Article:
Film-Forward Review: [THE BUBBLE]

Reviews of Recent Independent, Foreign, & Documentary Films in Theaters and DVD/Home Video

Ohad Knoller as Noam, left
Yousef Sweid as Ashraf
Photo: Strand Releasing

Rotten Tomatoes
Showtimes & Tickets
Enter Zip Code:

Directed by: Eytan Fox.
Produced by: Gal Uchovsky, Ronen Ben Tal & Amir Feingold.
Written by: Fox & Uchovsky.
Director of Photography: Yaron Scharf.
Edited by: Yosef Grunfeld & Yaniv Raiz.
Music by: Ivri Lider.
Released by: Strand Releasing.
Language: Hebrew & Arabic with English subtitles. Country of Origin: Israel. 117 min. Not Rated.
With: Ohad Knoller, Yousef Sweid, Daniela Wircer & Alon Friedmann.

Like in Stephen Frears’ My Beautiful Laundrette 20 years ago and many films since, one-half of The Bubble’s gorgeous gay couple can’t come out to family due to strict cultural disapproval. But director Eytan Fox and his co-writer and real-life partner Gal Uchovsky up the Romeo and Romeo political ante by setting their film on the Israeli/Palestinian divide.

Hunky Noam (Ohad Knoller) is just trying to passively finish his annual month of army reserve duty at a border check point. His medic training is inadequate for an upsetting emergency with a pregnant Arab, but his gaydar is on full strength. He makes a pass that’s smoothly received by handsome Palestinian Ashraf (Yousef Sweid), even amidst the tense backdrop. (Knoller also starred as a gay soldier in Fox’s Israeli hit Yossi & Jagger.)

At home in Tel Aviv, Noam's flat mates, flamboyant restaurateur Yali (Alon Friedmann) and sassy designer/Carrie Bradshaw-wannabe Lulu (Daniela Wircer), help him to readjust to civilian life as a snobby High Fidelity-type record shop clerk. His indie rock listening favorites include Bright Eyes, Belle & Sebastian, and Keren Ann, while everyone else is obsessed with Pop Idol.

When Ashraf shows up in Noam’s sophisticated Tel Aviv neighborhood, referred to by the metaphorical title, the Israeli and his roommates think they can expand the protective illusion to him as they organize a Friday night beach party, Rave Against the Occupation. Ashraf relaxes in the atmosphere of being out, even though he has to pretend to be the Israeli Shimi, a false identity he previously used as an illegal construction worker.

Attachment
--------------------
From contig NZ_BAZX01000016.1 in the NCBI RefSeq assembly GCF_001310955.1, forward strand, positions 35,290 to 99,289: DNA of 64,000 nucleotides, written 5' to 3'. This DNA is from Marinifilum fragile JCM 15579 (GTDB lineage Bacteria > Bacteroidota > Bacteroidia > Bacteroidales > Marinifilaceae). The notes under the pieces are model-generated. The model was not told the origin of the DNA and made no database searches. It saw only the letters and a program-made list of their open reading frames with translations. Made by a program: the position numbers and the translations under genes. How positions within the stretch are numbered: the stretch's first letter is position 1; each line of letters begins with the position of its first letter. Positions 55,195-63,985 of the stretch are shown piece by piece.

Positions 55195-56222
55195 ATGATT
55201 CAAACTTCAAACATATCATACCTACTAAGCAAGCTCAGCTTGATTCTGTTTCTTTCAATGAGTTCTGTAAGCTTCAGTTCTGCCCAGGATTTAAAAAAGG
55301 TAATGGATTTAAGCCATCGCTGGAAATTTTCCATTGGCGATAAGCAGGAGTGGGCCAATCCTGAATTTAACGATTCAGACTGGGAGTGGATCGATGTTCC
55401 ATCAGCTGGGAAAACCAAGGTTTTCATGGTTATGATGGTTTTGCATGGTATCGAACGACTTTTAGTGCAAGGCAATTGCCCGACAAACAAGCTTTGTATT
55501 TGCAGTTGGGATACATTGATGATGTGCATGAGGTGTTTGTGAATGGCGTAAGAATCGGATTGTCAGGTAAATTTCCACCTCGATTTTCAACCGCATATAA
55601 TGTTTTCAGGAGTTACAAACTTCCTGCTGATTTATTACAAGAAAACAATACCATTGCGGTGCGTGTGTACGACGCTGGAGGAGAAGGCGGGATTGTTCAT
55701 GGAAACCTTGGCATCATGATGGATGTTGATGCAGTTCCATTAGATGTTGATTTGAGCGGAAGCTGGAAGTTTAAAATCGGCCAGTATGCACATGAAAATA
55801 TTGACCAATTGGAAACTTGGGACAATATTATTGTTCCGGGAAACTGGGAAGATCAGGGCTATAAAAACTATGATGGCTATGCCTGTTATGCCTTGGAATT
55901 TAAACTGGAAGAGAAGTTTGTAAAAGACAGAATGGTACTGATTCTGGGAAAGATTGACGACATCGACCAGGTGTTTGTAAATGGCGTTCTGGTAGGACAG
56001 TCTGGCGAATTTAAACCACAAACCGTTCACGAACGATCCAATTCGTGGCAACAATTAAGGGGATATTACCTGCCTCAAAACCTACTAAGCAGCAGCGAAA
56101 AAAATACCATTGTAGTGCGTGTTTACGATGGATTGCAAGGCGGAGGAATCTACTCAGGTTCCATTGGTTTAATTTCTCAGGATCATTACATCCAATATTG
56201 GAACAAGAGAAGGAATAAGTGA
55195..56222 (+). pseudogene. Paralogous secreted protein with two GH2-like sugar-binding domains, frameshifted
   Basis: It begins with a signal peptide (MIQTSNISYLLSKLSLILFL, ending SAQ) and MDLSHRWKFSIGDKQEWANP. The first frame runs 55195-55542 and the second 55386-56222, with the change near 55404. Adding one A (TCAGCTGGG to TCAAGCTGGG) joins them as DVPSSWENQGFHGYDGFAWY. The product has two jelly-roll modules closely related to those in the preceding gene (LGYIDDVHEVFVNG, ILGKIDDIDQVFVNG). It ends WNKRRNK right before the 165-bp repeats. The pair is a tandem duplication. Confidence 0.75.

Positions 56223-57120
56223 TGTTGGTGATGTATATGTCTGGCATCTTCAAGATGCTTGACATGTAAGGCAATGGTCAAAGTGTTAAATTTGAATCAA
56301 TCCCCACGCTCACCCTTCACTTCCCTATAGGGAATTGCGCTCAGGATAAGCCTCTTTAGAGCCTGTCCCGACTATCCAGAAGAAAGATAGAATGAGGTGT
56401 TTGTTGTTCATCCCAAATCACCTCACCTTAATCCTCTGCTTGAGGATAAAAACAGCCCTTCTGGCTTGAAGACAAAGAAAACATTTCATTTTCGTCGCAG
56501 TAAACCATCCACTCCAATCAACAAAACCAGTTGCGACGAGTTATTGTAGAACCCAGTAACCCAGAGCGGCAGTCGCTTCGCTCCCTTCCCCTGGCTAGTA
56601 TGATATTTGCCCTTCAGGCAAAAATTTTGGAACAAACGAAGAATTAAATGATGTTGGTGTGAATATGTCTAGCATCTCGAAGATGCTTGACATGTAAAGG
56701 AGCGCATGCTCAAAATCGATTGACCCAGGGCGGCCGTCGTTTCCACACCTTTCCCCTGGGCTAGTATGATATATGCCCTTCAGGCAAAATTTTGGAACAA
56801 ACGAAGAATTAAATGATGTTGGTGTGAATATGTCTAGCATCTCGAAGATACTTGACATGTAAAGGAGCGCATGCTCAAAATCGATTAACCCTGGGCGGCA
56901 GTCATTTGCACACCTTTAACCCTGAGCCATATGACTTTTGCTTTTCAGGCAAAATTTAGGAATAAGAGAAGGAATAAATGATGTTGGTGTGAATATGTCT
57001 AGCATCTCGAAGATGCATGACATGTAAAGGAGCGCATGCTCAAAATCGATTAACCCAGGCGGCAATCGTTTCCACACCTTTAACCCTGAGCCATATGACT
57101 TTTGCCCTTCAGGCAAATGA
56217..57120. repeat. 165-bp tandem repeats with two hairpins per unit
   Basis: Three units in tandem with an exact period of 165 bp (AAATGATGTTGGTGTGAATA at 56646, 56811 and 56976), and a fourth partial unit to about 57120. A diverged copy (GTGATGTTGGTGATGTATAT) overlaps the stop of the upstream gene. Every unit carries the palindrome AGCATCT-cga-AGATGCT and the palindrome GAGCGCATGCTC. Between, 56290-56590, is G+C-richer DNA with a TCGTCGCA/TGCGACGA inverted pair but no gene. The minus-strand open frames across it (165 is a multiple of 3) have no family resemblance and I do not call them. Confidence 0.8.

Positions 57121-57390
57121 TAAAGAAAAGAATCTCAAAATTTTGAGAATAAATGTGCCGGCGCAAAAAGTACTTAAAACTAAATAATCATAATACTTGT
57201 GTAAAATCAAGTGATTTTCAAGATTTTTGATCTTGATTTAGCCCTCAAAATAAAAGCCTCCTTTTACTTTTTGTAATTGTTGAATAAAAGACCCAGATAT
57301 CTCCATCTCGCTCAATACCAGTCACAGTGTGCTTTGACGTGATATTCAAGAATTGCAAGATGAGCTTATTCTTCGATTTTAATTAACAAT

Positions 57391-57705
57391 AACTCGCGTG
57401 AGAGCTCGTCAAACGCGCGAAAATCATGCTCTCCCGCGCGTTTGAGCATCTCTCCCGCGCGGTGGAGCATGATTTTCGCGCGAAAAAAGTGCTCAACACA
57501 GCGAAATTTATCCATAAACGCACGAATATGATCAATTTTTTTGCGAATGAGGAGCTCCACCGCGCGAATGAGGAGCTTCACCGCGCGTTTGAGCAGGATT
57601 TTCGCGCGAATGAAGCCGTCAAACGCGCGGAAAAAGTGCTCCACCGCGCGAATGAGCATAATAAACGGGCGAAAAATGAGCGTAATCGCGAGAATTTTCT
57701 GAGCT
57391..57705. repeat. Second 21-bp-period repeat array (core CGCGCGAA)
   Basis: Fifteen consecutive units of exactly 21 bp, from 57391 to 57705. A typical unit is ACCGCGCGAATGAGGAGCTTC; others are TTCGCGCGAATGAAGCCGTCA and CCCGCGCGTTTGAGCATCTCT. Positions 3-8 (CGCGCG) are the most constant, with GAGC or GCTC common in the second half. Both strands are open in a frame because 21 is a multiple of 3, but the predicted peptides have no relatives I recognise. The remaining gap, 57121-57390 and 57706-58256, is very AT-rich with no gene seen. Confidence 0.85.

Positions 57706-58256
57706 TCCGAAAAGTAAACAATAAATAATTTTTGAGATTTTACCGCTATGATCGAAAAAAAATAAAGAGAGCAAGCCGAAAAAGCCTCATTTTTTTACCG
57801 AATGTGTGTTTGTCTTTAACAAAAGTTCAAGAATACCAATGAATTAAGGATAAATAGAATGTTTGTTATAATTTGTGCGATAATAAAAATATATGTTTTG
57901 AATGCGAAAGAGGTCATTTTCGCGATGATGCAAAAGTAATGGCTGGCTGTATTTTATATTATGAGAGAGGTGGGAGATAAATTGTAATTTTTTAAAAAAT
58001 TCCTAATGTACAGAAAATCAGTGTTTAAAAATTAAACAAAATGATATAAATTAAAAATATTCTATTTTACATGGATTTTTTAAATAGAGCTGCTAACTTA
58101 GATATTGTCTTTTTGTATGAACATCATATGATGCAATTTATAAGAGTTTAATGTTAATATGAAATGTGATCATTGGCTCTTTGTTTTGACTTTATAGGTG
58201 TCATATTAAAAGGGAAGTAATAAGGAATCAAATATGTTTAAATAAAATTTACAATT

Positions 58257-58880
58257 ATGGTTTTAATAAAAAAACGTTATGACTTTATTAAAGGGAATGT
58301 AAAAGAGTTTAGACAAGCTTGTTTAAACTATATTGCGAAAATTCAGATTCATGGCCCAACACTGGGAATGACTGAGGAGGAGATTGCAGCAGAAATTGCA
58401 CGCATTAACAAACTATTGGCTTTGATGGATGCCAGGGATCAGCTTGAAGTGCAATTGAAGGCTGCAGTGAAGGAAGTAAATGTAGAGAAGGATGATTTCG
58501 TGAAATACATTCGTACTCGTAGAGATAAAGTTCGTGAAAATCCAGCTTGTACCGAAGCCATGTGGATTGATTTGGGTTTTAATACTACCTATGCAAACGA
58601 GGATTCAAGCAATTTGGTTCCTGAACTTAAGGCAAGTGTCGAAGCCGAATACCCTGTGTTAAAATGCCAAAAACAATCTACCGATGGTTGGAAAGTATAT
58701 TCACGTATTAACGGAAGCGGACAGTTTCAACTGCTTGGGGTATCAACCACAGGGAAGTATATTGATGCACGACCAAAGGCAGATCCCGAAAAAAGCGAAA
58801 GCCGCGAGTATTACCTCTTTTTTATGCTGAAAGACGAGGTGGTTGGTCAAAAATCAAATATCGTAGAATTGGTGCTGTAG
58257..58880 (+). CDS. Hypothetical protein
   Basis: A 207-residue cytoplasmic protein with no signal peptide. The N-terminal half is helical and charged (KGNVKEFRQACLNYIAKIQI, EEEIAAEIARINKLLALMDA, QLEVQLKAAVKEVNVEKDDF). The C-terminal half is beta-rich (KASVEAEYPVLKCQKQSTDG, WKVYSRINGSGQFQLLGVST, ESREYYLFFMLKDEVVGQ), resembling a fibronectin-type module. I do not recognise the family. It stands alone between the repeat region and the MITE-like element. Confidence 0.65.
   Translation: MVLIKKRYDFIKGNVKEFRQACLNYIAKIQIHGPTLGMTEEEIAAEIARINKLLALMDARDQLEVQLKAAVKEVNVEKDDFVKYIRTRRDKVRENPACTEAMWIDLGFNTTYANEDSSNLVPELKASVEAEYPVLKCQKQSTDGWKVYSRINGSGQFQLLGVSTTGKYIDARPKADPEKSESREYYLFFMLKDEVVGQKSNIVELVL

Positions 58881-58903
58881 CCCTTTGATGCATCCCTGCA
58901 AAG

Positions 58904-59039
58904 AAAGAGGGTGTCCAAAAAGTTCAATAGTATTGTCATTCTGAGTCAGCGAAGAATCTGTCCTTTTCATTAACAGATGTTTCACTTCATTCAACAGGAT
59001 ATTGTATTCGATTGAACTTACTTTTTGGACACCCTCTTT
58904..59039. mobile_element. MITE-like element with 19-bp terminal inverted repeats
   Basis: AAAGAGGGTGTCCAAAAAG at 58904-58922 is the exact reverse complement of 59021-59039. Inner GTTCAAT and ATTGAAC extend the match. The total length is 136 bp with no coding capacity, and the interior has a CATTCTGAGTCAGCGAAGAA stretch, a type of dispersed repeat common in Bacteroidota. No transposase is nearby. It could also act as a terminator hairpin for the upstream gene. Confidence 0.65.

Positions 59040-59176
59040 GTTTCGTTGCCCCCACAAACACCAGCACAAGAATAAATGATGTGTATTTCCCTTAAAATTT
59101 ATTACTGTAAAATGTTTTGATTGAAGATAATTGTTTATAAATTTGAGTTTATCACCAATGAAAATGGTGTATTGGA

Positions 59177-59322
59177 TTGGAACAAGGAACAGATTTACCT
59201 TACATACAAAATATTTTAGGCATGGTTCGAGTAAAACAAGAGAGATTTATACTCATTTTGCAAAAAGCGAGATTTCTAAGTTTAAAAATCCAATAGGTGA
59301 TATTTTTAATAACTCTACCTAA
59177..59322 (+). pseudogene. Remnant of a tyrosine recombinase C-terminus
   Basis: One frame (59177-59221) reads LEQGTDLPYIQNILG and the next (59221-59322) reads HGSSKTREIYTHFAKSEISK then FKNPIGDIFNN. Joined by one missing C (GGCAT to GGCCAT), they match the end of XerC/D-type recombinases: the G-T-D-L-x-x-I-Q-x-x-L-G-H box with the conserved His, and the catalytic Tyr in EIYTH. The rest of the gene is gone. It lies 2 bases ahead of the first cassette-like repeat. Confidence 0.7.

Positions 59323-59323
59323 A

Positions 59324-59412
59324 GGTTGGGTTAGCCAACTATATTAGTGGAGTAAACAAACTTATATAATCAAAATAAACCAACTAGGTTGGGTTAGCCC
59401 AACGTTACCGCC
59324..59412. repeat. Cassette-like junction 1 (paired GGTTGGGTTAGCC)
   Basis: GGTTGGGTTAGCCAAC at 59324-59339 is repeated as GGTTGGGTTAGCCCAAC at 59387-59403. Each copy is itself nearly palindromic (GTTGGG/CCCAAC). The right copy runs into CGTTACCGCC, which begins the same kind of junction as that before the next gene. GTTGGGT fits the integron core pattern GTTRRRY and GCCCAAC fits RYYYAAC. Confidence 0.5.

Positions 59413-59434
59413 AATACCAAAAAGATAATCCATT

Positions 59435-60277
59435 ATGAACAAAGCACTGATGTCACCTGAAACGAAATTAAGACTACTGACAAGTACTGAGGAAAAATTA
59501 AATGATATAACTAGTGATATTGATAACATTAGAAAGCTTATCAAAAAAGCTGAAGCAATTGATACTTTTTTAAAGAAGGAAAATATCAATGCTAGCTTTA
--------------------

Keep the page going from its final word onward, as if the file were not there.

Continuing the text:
Frankly teasing each other about the great sex we see them having, Noam’s and Ashraf’s growing romance is touching, but no heavy-handed coincidence or reference is missed. They take turns remembering their childhoods in adjacent Jerusalem neighborhoods (seen as if through home movies). Ashraf recalls the Israeli government destroying his family’s house, driving them to settle in Nablus, while Noam reminisces on his late mother trying to organize an Arab/Jewish playground party (inspired by the director’s mother’s peace efforts).

The two even attend a performance of Martin Sherman’s play Bent about homosexuals in a Nazi concentration camp, featuring Lior Ashkenazi from Fox’s more complex Walk on Water. (The outing almost turns into an opportunity to reenact a Seinfeld episode as a Time Out: Tel Aviv editor has other ideas here on how to make the Holocaust seem sexy.) Even with a comic detour when Lulu fakes being a French TV reporter to bring Noam to Nablus, where Ashraf’s impending brother-in-law is a local Hamas leader, reality keeps intruding as Ashraf’s secrets are discovered on both sides of the border. The film shifts to a tragic tone, bursting the bubble of naiveté. Nora Lee Mandel
September 10, 2007



Archive of Previous Reviews

Contact us